When the Presence of God Meets the Mission of God


Wake up, sleeper, rise from the dead, and Christ will shine on you. 

Jesus, I belong to you.

I lift up my heart to you.
I set my mind on you.
I fix my eyes on you.
I offer my body to you as a living sacrifice.

Jesus, we belong to you. 

Praying in the name of the Father, and the Son, and the Holy Spirit, amen. 

Isaiah 55:3b–5 

“I will make an everlasting covenant with you, my faithful love promised to David. See, I have made him a witness to the peoples, a ruler and commander of the peoples. Surely you will summon nations you know not, and nations you do not know will come running to you, because of the Lord your God, the Holy One of Israel, for he has endowed you with splendor.”


As I read our text today, I’m struck by the phrase “Surely you will summon nations you know not.” How does one summon nations they don’t know? The remainder of the sentence provides some insight: nations you don’t know come running to you because God has endowed you with splendor. These nations are summoned not by declaration or invitation, but through attraction.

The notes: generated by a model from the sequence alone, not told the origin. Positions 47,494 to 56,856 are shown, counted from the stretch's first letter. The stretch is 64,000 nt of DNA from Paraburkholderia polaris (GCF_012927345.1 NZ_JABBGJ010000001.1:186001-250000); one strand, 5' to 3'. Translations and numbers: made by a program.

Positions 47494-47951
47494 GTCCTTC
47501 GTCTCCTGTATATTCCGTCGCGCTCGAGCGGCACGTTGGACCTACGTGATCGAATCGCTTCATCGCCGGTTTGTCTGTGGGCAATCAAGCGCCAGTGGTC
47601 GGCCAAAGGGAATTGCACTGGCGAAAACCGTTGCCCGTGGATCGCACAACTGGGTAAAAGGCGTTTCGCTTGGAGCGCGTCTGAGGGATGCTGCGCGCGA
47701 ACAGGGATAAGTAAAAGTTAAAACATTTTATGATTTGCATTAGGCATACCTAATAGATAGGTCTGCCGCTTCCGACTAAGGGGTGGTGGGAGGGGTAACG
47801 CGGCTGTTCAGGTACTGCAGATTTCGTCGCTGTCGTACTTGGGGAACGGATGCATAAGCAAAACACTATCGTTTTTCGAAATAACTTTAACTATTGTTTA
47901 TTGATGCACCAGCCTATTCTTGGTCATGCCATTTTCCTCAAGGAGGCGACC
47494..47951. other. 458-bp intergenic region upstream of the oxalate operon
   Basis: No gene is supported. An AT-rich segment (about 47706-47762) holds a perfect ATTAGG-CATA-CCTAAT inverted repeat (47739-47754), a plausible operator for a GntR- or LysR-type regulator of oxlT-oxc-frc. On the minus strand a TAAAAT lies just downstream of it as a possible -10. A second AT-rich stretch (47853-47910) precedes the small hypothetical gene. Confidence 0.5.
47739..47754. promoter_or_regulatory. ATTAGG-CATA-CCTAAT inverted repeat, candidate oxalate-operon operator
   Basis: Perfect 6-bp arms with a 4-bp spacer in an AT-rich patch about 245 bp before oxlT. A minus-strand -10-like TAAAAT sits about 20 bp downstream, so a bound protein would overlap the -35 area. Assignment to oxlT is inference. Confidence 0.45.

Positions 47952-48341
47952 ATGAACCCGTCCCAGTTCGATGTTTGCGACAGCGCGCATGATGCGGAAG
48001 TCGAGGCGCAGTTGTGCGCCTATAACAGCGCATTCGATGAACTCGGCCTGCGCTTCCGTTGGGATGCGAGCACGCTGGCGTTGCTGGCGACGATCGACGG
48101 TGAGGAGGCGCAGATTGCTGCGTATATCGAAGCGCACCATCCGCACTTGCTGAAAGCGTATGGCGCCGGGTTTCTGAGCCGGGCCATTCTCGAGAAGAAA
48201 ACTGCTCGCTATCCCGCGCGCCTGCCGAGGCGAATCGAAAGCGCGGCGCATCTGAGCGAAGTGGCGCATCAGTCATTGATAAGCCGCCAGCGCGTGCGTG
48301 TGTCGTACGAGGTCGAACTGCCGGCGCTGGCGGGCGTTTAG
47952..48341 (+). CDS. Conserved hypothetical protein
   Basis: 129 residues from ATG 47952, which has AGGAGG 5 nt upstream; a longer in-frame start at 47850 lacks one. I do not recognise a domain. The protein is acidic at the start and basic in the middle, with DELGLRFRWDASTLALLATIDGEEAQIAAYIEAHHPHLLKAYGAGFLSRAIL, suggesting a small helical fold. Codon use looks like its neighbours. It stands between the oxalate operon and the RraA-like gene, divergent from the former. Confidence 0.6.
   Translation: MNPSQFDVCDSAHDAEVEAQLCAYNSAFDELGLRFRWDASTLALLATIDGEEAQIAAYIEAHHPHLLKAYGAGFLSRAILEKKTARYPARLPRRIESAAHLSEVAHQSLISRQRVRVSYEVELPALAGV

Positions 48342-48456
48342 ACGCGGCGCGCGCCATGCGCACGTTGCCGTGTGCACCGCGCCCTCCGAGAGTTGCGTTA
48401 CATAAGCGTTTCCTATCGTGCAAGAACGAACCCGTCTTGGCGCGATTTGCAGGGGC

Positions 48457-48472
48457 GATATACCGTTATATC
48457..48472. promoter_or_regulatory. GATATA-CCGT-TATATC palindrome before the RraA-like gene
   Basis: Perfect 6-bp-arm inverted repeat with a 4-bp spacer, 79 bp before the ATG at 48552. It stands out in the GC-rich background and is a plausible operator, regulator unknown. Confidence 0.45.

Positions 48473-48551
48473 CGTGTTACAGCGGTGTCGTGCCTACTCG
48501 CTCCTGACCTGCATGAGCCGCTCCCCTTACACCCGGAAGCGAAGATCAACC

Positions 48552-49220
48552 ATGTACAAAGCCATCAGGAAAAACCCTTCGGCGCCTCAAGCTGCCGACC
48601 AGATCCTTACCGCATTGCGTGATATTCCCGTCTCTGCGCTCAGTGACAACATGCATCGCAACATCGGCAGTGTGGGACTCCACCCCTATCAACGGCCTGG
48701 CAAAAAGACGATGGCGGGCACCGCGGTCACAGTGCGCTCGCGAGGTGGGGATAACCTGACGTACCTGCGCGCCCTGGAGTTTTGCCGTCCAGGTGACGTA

There’s something about the people of God that is attractive. That stands out and draws in. Like a light—or a city, as Jesus put it—on a hill in the midst of the darkness.

I’m reminded of a video I stumbled upon a few months ago where a man shares a story about a time he got a haircut. You can watch the full video here, but I’ll provide a summary. At the end of his haircut, he mentioned something about going to church. The barber responded by saying “I wasn’t going to say anything, but I’ve been experiencing bad anxiety about something for the last few weeks. It’s been increasing over time, today it came to a head, I wasn’t sure I was going to make it through my workday. But the moment you sat down in my chair the anxiety went away. I feel a real peace now.” Reflecting on the instance, the man who received the haircut jokes about how he wasn’t feeling particularly spiritual or holy in that moment, he was just there to get a haircut. Then he makes a great point: “Sometimes I don’t think we realize what we carry.”